Running a simulated hotel

Published in El Pais, 8 September 2018.

When I started my class the other day, I asked how all was going with the business simulation. In the back of the room a few guys were looking at me with a very bright smile, which obviously answered silently my question for that group. In another row a few girls and boys shouted out a cry of desperation and one of them looked sad into my direction and mentioned silently but hearable to me, that they were heading for bankruptcy and didn’t know what to do.

There was no doubt that they took it all very seriously and although it was of course a simulation of the reality, their emotional and professional responses where all real. It was also good to notice that even the almost bankrupt group, had no intention on giving up.

In this simulation they had to create and run a hotel. This meant that they had to decide for the number of rooms, marketing budget, amenities, personal, training, technology, number of stars etc. One critical aspect was that they needed to find a segment where the competition was not too fierce and thus could ask a higher price for the stay. This proved to be a hard task, beside picking the right price and quality.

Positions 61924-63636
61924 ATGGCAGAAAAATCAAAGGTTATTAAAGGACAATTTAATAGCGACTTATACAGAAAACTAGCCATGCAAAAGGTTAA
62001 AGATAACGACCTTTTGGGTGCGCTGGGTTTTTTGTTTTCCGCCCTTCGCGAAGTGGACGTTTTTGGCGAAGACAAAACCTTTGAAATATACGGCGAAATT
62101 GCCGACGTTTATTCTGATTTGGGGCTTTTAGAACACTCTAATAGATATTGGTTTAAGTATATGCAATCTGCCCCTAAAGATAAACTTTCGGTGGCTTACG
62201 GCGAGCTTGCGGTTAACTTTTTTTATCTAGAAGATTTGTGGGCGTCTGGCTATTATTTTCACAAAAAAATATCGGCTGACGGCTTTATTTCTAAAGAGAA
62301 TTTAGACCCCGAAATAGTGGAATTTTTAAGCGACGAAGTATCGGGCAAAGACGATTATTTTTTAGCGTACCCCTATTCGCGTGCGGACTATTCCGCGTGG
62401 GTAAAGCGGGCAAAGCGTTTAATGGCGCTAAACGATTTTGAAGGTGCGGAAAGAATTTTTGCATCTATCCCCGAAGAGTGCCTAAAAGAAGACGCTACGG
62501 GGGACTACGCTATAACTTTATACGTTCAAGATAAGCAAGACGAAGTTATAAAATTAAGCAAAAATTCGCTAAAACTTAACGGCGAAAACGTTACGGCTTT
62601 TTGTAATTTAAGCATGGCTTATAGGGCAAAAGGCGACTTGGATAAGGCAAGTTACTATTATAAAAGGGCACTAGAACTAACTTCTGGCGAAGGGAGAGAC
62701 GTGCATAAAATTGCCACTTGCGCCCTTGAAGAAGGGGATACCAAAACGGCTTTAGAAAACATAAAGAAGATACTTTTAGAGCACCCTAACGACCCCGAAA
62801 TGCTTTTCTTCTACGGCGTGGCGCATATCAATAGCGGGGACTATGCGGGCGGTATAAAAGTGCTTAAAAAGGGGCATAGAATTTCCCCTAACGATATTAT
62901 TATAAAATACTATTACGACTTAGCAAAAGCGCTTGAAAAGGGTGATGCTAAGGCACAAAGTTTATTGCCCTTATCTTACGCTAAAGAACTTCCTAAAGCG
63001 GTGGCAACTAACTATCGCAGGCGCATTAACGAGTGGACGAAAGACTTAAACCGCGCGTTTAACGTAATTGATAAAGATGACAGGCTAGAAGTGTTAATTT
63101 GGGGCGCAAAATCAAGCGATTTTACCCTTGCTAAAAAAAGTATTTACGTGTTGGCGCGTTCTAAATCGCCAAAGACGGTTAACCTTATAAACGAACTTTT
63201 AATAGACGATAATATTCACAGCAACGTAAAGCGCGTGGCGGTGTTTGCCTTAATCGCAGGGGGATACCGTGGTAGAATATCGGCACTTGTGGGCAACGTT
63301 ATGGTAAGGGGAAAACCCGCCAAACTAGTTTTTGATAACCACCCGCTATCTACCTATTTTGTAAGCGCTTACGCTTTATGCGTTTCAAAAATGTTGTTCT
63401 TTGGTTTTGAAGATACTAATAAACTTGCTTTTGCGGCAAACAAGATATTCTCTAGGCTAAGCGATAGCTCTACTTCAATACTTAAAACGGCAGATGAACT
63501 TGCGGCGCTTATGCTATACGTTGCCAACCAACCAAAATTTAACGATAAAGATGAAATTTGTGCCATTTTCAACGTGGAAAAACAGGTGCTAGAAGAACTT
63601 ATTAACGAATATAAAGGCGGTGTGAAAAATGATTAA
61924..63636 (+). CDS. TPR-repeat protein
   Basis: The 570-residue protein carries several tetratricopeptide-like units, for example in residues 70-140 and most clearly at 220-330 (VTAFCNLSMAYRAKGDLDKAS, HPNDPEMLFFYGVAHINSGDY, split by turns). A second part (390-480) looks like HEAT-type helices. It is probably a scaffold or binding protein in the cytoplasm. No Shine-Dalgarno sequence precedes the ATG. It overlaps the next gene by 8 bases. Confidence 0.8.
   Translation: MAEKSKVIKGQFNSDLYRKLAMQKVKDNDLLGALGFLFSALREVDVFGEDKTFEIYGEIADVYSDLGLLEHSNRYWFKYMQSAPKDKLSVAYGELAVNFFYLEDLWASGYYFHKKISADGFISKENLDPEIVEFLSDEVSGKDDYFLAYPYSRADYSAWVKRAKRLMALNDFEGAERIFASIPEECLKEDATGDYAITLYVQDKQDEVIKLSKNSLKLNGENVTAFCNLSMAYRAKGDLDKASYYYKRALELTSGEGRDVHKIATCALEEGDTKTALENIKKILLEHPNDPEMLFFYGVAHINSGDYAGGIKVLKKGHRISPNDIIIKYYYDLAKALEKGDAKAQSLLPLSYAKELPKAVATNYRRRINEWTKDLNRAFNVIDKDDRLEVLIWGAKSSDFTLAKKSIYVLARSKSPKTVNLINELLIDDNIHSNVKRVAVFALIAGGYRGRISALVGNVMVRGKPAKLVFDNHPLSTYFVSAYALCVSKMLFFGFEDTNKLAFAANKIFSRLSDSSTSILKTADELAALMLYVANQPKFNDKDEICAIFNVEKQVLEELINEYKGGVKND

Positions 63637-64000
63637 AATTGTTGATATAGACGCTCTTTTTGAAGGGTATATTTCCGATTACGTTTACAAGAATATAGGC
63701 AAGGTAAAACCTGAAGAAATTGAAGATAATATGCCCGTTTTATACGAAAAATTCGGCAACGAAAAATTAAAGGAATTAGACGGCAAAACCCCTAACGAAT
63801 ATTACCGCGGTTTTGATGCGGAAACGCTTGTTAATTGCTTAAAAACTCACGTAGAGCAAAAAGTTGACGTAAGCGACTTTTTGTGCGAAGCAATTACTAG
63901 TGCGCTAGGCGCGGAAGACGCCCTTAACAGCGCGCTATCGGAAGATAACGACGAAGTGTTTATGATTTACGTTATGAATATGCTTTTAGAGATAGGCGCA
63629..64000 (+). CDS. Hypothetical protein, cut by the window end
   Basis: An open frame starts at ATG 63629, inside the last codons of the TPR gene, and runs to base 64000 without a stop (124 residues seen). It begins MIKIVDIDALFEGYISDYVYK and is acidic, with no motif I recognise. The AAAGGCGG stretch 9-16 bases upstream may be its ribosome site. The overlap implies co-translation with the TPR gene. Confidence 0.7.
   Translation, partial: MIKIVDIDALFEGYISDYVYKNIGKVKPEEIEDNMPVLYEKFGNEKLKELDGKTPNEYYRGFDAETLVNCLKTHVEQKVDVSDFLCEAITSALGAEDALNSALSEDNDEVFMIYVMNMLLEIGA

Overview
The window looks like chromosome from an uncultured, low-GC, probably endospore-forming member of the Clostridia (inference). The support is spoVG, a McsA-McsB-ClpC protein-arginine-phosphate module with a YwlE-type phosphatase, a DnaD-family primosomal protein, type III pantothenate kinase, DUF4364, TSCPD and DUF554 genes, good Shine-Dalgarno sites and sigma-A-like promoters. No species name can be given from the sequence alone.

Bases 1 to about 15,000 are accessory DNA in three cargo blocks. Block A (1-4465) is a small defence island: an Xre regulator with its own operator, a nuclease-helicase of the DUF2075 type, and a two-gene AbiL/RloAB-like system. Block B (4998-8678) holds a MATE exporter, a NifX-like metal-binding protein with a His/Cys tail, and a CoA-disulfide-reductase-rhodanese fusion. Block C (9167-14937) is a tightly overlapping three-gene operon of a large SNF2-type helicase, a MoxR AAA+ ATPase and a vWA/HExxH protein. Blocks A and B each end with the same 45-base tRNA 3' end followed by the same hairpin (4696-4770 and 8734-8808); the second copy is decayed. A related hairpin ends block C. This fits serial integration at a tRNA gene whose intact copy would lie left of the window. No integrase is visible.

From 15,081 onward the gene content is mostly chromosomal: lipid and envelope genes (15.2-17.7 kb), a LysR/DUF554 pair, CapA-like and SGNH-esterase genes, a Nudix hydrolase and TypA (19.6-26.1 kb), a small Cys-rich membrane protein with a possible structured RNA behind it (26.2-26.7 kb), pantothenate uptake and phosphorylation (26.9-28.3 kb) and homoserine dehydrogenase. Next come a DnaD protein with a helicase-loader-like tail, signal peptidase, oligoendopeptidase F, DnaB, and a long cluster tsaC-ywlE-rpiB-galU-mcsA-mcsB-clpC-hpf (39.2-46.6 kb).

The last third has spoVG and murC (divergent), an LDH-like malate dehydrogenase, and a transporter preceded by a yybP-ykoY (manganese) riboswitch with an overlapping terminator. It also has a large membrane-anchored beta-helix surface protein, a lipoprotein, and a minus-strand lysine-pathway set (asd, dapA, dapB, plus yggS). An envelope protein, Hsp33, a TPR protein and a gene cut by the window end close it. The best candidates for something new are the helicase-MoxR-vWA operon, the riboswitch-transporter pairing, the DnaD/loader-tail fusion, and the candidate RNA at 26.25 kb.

In general, I am not that fond of business simulations, since part of running a business has nothing to do with picking the right numbers for certain parameters. It is about the art of dealing with the many decisions that appear throughout the day that cannot be captured in some mathematic model and is a more qualitative in nature. However, I am sure that my students learned a lot from this business simulation and it gave them a feeling on how a business works. Of course, some of them might have not reached the high position they hoped for. But fortunately, they found out afterwards what they did wrong and what they would do different next time. This is a very important characteristic of a good business administrator, evaluate your mistake and take actions so that it doesn’t happen again.

Concerning the qualitative aspects, I hope that one day when they are working as a boss or running their own company, they will remember that although making profit is a main objective of a company, it is the way how you manage decision and people in your company that defines if you will reach it.

About Arnold Hagens 126 Articles
Arnold Hagens is Economist with strong interest in technology, marketing and coaching

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